Among the frequently asked questions on Yelp's website, there's this: "Will Yelp remove or reorder bad reviews if a business pays for sponsorship?" And the answer: "No. You can't pay us to remove or reorder your bad reviews - it's just that simple. " It's not that simple, at least if you listen to the many small-business owners who say Yelp routinely uses bad reviews and competitors' ads as leverage to get merchants to cough up some cash. "They continually harass you and strong-arm you to get you to pay for their service," said Randy Boelsems, 64, who runs a boating supply company in Fountain Valley.
BUSINESS
March 30, 2014 | By Hugo Martín
If you're against letting airline passengers talk on cellphones, you've gained a powerful ally. The Global Business Travel Assn., a trade group for the world's business travelers, submitted its opposition last week to a plan by the Federal Communications Commission to lift a ban on voice calls on planes. The group, which represents about 6,000 travel managers, called onboard calls "detrimental to business travelers. " The association even quoted folk singer Pete Seeger, who borrowed heavily from the book of Ecclesiastes when he wrote "there is a time to keep silence and a time to speak.
BUSINESS
March 27, 2014 | By Jim Puzzanghera
WASHINGTON - The Senate confirmed Maria Contreras-Sweet, a former California official who founded a Los Angeles community bank, to head the federal Small Business Administration. Contreras-Sweet was approved Thursday by voice vote to the Cabinet position, which helps small businesses with loans and other assistance. She takes over for Karen Mills, a former venture capitalist who stepped down as the agency's administrator last year. President Obama said Contreras-Sweet "understands what it means to start a small business" and has "a proven track record of helping other small businesses succeed.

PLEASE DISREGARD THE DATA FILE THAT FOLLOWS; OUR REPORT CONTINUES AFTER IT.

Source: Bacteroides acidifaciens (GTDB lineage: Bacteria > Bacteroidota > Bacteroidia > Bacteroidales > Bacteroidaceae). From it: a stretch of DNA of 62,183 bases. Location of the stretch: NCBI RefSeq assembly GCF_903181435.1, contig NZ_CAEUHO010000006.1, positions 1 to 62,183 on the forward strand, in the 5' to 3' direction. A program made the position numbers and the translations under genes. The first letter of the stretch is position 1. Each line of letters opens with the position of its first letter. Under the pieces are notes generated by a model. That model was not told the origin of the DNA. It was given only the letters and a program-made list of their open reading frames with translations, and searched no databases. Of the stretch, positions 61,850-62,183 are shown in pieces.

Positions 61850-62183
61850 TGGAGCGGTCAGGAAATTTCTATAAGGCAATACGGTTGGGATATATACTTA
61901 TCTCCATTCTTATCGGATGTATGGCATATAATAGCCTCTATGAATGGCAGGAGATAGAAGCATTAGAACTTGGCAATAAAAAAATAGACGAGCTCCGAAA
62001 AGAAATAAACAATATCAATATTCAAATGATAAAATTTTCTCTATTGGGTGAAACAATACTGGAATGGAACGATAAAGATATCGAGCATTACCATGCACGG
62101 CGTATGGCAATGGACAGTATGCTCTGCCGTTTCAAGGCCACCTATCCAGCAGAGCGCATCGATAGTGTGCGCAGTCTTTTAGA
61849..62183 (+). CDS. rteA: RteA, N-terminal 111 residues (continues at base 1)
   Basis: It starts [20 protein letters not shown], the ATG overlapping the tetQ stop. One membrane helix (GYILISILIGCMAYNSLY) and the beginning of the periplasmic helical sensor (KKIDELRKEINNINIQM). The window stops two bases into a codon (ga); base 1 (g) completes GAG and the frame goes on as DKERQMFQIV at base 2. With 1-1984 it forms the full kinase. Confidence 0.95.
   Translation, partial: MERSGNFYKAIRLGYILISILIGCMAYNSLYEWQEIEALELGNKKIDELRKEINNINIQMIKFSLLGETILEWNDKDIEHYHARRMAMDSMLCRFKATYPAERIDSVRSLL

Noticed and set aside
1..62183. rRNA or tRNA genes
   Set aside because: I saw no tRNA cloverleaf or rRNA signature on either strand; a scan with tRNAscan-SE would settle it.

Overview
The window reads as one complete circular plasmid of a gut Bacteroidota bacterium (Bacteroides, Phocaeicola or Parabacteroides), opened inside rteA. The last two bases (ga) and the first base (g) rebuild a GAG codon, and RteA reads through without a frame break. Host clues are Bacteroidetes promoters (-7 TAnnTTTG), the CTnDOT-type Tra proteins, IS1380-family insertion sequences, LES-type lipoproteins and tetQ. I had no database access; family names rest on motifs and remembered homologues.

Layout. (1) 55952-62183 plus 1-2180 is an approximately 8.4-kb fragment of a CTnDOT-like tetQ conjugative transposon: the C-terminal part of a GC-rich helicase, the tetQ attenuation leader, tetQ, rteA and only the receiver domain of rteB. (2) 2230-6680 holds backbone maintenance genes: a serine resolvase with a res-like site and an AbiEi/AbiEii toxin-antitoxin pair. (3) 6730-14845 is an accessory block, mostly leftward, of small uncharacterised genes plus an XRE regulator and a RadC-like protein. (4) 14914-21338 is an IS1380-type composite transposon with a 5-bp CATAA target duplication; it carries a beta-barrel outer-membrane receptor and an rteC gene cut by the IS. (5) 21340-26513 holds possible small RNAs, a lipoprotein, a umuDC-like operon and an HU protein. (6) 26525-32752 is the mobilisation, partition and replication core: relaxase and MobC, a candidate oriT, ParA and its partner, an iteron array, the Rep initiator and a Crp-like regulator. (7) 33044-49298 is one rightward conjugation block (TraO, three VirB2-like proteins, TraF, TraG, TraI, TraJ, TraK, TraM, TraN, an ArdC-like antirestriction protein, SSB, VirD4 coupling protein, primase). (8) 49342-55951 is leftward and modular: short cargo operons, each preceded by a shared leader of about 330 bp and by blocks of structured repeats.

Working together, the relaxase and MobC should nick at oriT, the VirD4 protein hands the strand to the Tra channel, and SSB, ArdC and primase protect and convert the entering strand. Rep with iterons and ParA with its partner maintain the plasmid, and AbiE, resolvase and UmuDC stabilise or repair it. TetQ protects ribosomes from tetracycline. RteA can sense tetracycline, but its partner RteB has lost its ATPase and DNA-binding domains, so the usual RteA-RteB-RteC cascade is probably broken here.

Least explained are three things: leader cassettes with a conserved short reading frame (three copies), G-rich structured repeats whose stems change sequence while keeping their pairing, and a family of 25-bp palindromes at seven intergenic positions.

CALIFORNIA | LOCAL
March 25, 2014 | By Seema Mehta
Republican gubernatorial candidate Neel Kashkari unveiled a jobs plan Tuesday that calls for corporate tax breaks, hydraulic fracturing of some California oil deposits, reduced regulations on business and increased spending on water storage. The 10-point plan, focused on manufacturing, water, energy and the business climate, is the first policy Kashkari has set forth since announcing in January that he would run for office. The former U.S. Treasury official said his plan would "unleash" the private sector, creating hundreds of thousands of jobs.
BUSINESS
February 22, 2011 | By Eve Mitchell
When Oakland restaurateur Henry Vortriede needs more bread for his eatery, he doesn't have to spend cash to buy it. Instead, he turns to barter, an ancient form of commerce that is attracting new converts during a struggling economy. But Vortriede isn't restricted to bartering directly with a baker down the street in exchange for providing free meals at his Montclair Bistro. That's because the restaurant is among businesses that belong to fee-based online barter networks that make it possible to trade with many businesses.
BUSINESS
March 6, 2013 | By Shan Li
In another sign of a recovering economy, U.S. orders for machinery and factory goods jumped in January as businesses invested for future growth. The Commerce Department said U.S. companies upped their orders for such goods by 7.2% in January from the month before, the biggest jump in more than a year. Economists watch investment in capital goods as a sign of business confidence. Despite tax hikes and the threat of automatic spending cuts known as sequestration, the increases indicate that companies continued to raise production even after the holidays.
SPORTS
March 25, 2014 | Chris Dufresne
Steve Fisher, San Diego State's basketball coach, peered down from the high heaven of an NCAA news conference platform last Saturday and remarked, "This is a funny business we're in. " Fisher's words came after Xavier Thames had scored 53 points in 48 hours to lead the Aztecs out of an NCAA sub-regional in Spokane. It wasn't funny if you were trying to stop the senior known as "X," who was definitely a factor in giving a point-guard tutorial against New Mexico State and North Dakota State.
CALIFORNIA | LOCAL
March 21, 2014 | By Veronica Rocha
A 53-year-old male transient from Santa Monica was arrested Thursday and booked on suspicion of attempted murder in connection with the stabbing of a woman on a busy street in Glendale, police said. Michael Caudill is being held in lieu of $1-million bail, Glendale police Sgt. Tom Lorenz said. The woman, who hasn't been identified by police, suffered a non-life-threatening stab wound to her upper torso and was taken to a hospital for treatment, he said. Police received numerous 911 calls from witnesses about the stabbing just before 10:30 a.m. at San Fernando Road and Pacific Avenue.